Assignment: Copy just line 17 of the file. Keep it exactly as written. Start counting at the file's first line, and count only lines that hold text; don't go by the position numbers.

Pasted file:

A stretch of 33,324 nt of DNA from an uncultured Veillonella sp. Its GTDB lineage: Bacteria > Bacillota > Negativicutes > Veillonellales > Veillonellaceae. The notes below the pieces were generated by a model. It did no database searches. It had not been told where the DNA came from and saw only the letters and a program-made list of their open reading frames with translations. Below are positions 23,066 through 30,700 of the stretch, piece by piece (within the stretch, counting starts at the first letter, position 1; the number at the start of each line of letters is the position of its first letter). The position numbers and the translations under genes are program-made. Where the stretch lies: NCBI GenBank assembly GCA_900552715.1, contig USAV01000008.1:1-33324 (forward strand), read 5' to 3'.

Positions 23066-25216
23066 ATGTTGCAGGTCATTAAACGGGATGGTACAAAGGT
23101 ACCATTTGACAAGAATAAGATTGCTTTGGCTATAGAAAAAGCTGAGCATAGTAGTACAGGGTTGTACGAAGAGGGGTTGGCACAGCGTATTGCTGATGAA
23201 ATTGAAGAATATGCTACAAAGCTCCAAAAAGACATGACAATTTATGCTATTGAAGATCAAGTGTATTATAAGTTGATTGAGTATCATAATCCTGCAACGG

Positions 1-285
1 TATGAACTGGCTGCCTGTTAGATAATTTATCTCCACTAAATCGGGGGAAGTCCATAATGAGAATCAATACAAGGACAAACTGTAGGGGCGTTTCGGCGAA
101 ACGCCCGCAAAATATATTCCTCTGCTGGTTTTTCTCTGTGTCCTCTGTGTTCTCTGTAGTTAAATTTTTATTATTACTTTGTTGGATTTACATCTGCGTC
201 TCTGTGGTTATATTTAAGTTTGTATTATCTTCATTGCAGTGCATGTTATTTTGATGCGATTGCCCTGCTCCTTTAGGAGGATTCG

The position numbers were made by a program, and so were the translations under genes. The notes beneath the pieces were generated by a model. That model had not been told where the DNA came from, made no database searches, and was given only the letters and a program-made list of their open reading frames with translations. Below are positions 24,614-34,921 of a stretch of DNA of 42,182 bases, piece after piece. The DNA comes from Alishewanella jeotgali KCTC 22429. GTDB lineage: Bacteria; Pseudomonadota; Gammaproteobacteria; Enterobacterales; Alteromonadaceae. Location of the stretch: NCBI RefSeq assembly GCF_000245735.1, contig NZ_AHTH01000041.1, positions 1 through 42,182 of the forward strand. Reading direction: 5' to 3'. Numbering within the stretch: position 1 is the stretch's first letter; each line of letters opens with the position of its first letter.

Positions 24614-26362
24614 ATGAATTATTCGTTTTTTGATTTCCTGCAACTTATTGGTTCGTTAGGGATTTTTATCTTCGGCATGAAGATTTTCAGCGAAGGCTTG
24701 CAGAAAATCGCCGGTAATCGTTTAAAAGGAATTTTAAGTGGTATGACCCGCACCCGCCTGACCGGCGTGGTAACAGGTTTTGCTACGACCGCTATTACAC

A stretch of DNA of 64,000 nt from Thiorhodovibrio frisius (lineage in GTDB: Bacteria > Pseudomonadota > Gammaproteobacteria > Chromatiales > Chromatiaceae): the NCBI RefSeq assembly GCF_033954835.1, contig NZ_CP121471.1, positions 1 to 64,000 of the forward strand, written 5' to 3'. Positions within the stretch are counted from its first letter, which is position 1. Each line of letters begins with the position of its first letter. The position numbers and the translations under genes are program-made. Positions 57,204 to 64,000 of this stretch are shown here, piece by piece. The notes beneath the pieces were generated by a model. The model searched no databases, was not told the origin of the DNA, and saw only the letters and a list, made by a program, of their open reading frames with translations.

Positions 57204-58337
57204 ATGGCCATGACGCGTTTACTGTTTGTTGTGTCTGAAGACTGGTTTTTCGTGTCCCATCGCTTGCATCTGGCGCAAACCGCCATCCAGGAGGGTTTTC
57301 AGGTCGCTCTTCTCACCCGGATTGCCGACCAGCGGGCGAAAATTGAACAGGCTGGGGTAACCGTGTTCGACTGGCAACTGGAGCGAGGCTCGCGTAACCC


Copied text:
57301 AGGTCGCTCTTCTCACCCGGATTGCCGACCAGCGGGCGAAAATTGAACAGGCTGGGGTAACCGTGTTCGACTGGCAACTGGAGCGAGGCTCGCGTAACCC